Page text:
Why celebrities are supporting sex trafficking victim Cyntoia Brown

Cyntoia Brown (Photo Source: Nashville Police Department)

At the age of 16, Cyntoia Brown found herself raped and trafficked by a pimp named “KuttThroat” in Nashville, Tennessee. Brown soon found herself sexually serving numerous men until she was sold to a Nashville realtor named Johnny Allen. After being raped by Allen repeatedly, she was able to turn the tables on her captor and shot him dead with his own gun. Cyntoia is now 24 and is not eligible for parole until she turns 51 for defending her life from a child molester.

In 2004, Brown was tried as an adult and sentenced to life in prison for the murder of Allen. Her story was first reported by media outlet Fox 12 in Nashville and since then details of the life of Cyntoia Brown have emerged. Even before she was born, the odds were stacked against her because her mother admitted that she drank heavily when she was pregnant with Cyntoia. As a result, Cyntoia was diagnosed with fetal alcohol syndrome, a neuro-developmental disorder which haunted her throughout her young life.

In a 2011 documentary by filmmaker Daniel H. Birman, “Me Facing Life: Cyntoia’s Story,” it was revealed that Cyntoia’s grandmother and mother had been raped. Her family history also included mental illness and suicide. Cyntoia started drinking alcohol at the age of 9 in a home where her mother prostituted herself. Her teen years were filled with drug use and she also sold crack by the time she was 16. She lived at a home for neglected children and would often sneak out at night to party at clubs where she would meet older men. It was at such a club that she met her pimp who would later drug and traffic her to other men. When Cyntoia shot Johnny Allen, he allegedly was trying to rape her again and she was in fear for her life when she killed him. But police say that her actual motivation for the murder was robbery because she took his wallet and other items.

The story of Cyntoia Brown is now receiving much-needed attention and igniting hopes for a review of her conviction. Superstar entertainer Rihanna posted to Instagram:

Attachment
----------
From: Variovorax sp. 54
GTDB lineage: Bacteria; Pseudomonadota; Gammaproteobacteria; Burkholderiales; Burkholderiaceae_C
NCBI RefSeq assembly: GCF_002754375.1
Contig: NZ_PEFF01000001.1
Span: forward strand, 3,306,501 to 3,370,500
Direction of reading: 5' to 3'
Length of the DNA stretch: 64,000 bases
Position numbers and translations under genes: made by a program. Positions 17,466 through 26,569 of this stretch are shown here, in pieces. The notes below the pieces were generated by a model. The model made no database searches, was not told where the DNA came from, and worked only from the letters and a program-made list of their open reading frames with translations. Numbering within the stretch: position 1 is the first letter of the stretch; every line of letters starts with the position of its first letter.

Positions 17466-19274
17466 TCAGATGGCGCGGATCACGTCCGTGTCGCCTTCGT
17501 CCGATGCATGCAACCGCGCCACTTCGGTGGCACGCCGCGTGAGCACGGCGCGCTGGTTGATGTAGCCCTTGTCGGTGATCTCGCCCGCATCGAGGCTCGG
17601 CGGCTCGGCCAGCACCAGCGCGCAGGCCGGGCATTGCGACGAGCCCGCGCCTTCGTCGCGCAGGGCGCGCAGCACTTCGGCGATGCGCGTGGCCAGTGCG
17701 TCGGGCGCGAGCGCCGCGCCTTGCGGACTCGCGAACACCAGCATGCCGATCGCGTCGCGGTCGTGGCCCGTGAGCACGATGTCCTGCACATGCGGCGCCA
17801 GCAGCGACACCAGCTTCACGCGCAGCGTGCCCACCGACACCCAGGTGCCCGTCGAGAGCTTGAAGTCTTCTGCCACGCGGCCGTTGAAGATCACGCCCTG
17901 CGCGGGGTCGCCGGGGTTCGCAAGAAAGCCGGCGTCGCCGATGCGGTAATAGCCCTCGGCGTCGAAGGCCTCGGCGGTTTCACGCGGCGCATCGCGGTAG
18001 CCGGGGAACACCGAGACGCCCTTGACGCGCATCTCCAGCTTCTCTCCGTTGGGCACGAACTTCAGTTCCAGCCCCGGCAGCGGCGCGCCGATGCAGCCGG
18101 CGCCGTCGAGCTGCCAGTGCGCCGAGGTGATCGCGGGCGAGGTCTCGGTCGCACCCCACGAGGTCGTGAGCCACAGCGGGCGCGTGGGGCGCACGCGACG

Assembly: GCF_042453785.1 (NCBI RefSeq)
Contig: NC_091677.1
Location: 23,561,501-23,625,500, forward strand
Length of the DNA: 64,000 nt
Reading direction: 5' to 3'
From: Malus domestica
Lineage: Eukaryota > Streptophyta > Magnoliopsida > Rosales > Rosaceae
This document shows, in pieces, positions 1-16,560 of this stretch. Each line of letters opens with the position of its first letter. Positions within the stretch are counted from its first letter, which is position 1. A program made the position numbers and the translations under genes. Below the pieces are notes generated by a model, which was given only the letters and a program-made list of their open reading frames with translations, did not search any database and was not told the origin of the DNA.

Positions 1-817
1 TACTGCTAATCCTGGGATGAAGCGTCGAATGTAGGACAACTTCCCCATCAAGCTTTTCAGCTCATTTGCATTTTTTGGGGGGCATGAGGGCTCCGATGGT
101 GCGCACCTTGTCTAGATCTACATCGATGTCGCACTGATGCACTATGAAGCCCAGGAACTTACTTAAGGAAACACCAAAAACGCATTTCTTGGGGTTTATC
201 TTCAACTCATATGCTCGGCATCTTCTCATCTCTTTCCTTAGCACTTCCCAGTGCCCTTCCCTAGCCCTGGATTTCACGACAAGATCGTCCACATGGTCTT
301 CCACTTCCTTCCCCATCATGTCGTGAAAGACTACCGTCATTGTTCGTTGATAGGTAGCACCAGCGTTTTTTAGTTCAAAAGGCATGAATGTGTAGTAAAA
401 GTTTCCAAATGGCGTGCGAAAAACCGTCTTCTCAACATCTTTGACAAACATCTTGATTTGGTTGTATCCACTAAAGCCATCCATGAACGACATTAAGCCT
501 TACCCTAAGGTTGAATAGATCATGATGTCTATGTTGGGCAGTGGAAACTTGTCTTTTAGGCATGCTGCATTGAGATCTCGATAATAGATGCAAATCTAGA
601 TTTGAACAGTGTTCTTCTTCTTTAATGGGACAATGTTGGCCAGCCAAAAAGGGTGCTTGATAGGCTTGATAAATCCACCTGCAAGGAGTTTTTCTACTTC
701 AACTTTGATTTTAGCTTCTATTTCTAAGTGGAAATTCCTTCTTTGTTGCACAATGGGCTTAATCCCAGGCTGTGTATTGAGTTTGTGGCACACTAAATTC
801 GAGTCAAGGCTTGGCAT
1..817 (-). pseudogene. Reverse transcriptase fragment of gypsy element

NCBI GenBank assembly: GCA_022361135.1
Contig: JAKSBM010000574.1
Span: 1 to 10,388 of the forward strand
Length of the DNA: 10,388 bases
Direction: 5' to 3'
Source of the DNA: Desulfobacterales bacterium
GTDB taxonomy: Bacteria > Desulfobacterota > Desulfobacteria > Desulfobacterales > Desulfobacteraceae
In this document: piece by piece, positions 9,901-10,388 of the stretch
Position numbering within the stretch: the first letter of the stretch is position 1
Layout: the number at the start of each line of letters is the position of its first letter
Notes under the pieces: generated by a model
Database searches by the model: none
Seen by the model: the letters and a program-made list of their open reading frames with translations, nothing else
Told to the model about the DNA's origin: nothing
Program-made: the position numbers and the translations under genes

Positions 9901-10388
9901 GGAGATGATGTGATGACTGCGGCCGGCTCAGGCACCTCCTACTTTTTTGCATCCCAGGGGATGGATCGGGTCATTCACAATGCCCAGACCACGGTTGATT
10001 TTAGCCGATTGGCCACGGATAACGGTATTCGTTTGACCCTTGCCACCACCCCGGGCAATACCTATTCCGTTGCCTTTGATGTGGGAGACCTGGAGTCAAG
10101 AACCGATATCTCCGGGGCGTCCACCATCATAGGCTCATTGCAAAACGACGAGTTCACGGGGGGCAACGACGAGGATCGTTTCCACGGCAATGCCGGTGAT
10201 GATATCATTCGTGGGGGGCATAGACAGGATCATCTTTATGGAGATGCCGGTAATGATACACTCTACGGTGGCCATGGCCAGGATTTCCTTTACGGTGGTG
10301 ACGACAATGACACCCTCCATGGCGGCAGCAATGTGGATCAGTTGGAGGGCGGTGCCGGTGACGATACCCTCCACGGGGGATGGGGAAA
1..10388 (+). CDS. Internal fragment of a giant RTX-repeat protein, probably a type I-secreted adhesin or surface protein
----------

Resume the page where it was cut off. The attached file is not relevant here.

“Did we somehow change the definition of #JUSTICE along the way?? cause….. Something is horribly wrong when the system enables these rapists and the victim is thrown away for life! To each of you responsible for this child’s sentence I hope to God you don’t have children because this could be your daughter being punished for punishing already!” #FREECYNTOIABROWN #HowManyMore- badgalriri

Rihanna was joined by Kim Kardashian West in concern over Brown’s case and she posted the following on Twitter:

“The system has failed. Its heartbreaking to see a young girl sex trafficked then when she has the courage to fight back is jailed for life! We have to do better & do what’s right. I’ve called my attorneys yesterday to see what can be done to fix this.”

Cyntoia Brown and her plight have gone viral in social media with #FREECYNTOIABROWN as users across social media platforms are spreading the word. Because of her case, Tennessee no longer charges a juvenile with prostitution, after realizing that there are no child prostitutes, only child victims of sexual abuse.

Mo Barnes
Mo Barnes

Maurice "Mo" Barnes is a graduate of Morehouse College and Political Scientist based in Atlanta. Mo is also a Blues musician. He has been writing for Rolling Out since 2014. Whether it means walking through a bloody police shooting to help a family find justice or showing the multifaceted talent of the Black Diaspora I write the news.